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Ambleside Farm, Wheal Rose, Scorrier, Redruth, Cornwall
TR16 5ED

07814 584289

Garden and grounds maintenance services and contracts by RHS trained gardener / horticulturalist in the Truro, Falmouth, Feock, Mawnan Smith, St Mawes areas of Cornwall. Domestic and commercial gardening services.

Harvesting, sowing and growing sweet peas (Lathyrus odoratus)

Sweet peas (Lathyrus odorous) produce seeds in large, easily handled pods and as with all seeds they should be collected when they are fully ripened. This should be done on a dry day and once the pods have turned pale brown and rattle.

Dry sweet peas seeds by laying them on a greenhouse bench, on a warm window sill or in an airing cupboard. The pods should be split to release the seed. If they do not split they may be encouraged to do so by running the edge of a fingernail along the pod seam and then spreading the pod open with fingers, alternatively gently crush the pods. Once the seed has been released, any material (chaff) attached to the seed should be removed as this can harbour moulds, pests and diseases and lead to damping off.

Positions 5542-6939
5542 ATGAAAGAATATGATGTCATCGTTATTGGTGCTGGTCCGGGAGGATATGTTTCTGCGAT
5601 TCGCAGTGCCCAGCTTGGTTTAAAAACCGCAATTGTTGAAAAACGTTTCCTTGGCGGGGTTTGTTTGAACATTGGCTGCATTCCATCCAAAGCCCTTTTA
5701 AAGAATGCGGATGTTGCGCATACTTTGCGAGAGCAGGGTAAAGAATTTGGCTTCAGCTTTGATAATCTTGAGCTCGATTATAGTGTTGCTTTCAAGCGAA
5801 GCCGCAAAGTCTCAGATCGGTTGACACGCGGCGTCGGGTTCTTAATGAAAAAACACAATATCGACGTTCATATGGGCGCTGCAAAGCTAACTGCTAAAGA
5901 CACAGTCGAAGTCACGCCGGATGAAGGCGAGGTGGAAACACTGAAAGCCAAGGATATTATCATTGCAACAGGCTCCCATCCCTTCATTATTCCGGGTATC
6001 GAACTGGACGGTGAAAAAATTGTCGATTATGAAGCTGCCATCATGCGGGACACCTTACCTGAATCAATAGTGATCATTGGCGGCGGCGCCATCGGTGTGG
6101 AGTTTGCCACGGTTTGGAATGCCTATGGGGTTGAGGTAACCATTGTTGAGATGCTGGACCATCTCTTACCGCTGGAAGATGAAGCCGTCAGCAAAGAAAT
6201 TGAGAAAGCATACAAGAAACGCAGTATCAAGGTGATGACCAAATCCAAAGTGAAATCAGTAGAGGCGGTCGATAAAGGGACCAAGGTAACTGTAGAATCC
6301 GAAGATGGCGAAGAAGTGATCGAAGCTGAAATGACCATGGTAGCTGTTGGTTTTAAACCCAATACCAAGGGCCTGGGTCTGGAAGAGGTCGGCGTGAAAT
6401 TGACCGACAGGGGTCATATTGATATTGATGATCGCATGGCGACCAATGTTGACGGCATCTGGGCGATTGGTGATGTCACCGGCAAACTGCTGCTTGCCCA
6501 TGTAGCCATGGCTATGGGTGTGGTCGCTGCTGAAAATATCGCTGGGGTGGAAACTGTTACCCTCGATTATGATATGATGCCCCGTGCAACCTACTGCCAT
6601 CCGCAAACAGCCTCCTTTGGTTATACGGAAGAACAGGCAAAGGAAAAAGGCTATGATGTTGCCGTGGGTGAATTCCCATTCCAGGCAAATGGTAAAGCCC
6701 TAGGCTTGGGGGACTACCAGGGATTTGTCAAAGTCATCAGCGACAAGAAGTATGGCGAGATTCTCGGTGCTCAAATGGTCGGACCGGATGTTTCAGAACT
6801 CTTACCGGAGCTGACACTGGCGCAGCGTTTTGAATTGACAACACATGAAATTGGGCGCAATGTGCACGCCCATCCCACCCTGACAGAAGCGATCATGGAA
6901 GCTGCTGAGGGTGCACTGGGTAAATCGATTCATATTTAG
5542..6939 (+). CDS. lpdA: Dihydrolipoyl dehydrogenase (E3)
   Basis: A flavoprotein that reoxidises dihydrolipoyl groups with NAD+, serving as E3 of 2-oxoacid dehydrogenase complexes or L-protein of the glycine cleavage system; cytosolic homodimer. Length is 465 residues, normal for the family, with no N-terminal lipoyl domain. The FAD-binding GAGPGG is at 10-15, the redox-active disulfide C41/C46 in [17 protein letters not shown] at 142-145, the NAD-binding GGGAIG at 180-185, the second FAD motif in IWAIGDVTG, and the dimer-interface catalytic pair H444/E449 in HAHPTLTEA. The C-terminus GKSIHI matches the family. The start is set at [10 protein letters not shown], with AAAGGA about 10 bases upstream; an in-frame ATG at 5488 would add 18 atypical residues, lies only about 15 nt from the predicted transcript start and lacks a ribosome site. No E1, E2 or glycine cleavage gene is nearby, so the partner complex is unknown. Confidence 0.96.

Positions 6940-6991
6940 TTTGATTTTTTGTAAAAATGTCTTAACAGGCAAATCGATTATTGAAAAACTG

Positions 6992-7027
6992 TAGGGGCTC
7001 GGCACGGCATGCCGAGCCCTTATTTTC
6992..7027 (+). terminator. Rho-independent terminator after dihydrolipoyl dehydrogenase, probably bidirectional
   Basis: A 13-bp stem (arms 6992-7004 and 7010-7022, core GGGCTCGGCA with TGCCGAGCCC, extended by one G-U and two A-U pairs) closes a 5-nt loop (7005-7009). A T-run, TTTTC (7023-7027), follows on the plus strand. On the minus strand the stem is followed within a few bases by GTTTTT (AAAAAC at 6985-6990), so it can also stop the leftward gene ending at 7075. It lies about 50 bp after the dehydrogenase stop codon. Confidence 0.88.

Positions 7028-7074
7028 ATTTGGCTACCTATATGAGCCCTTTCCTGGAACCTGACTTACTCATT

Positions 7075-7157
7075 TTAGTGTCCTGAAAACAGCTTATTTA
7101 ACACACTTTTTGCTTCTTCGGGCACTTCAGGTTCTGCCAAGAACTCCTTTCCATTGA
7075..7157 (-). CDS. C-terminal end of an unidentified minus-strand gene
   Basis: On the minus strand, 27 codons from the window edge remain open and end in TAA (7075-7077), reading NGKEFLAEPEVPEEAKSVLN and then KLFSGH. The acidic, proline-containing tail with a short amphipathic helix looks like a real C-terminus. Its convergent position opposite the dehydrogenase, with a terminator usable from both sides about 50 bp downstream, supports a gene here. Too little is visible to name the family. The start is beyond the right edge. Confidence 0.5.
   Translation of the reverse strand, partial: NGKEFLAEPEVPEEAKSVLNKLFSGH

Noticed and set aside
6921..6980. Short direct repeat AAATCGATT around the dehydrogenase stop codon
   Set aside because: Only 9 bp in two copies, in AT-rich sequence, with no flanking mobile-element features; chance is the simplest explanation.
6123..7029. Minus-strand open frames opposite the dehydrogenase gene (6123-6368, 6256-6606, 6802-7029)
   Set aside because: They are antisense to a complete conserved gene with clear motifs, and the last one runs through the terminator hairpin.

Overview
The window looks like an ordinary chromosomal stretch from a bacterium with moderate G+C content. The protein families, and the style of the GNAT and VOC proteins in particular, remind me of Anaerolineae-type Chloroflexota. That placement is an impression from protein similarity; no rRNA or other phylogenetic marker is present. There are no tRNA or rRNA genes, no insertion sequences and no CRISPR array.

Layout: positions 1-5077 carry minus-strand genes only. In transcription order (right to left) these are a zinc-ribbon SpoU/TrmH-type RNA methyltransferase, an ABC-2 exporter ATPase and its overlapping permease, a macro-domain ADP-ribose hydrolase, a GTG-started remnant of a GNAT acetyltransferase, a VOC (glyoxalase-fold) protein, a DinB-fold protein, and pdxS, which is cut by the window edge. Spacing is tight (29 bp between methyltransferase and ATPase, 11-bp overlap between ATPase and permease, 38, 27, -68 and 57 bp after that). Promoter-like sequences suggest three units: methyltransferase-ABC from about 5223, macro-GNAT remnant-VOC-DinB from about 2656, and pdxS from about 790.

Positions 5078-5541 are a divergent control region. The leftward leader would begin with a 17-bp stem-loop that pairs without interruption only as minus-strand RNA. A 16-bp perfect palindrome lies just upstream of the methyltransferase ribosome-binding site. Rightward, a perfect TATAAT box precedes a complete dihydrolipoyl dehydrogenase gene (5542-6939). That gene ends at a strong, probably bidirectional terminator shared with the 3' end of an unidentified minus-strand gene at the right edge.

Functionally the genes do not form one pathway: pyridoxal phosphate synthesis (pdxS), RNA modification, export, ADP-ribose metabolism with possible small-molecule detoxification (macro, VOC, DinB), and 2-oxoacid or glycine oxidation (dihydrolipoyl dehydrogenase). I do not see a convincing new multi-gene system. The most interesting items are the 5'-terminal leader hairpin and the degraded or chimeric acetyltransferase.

The seeds should be stored in labelled paper packets in an airtight container with some descant to remove excess moisture and placed in a refrigerator at 5°C until ready for use.

The seeds can sowed in late Autumn in order to produce flowering potential, however they may be sowed anytime up until spring.

Sweet pea seeds may be pale buff in colour or darker. In order to aid germination the darker seeds should be niched with a sharp pen knife opposite the eye. The seeds should not be soaked to help avoid rotting.

The seeds can be sowed in seed trays approximately 2-3cm apart in a loamless potting compost with 20% added grit, or a standard seed compost, and then covered with 1cm of the same compost.

They should be watered in and then covered with clear polythene and kept at  15°C until germination.

Once they have germinated they can be transferred to a cold frame and once they reach about 3-5cm they should be planted out singularly in 9cm pots. If they have not produced side shoots by mid-winter the tips can be pinched out to encourage a multi-stemmed growing nature.

The cold frame should be kept open as much as possible to harden the plants off, but closed when temperatures are to drop below -2°C.

A dilute liquid feed can be given in late winter, following the instructions on the bottle for dilution rates.

To control aphids, lacewings and ladybirds can be introduced along with the biological control aphidius spp. These little mini wasps parasitise the aphids by laying their eggs in them.


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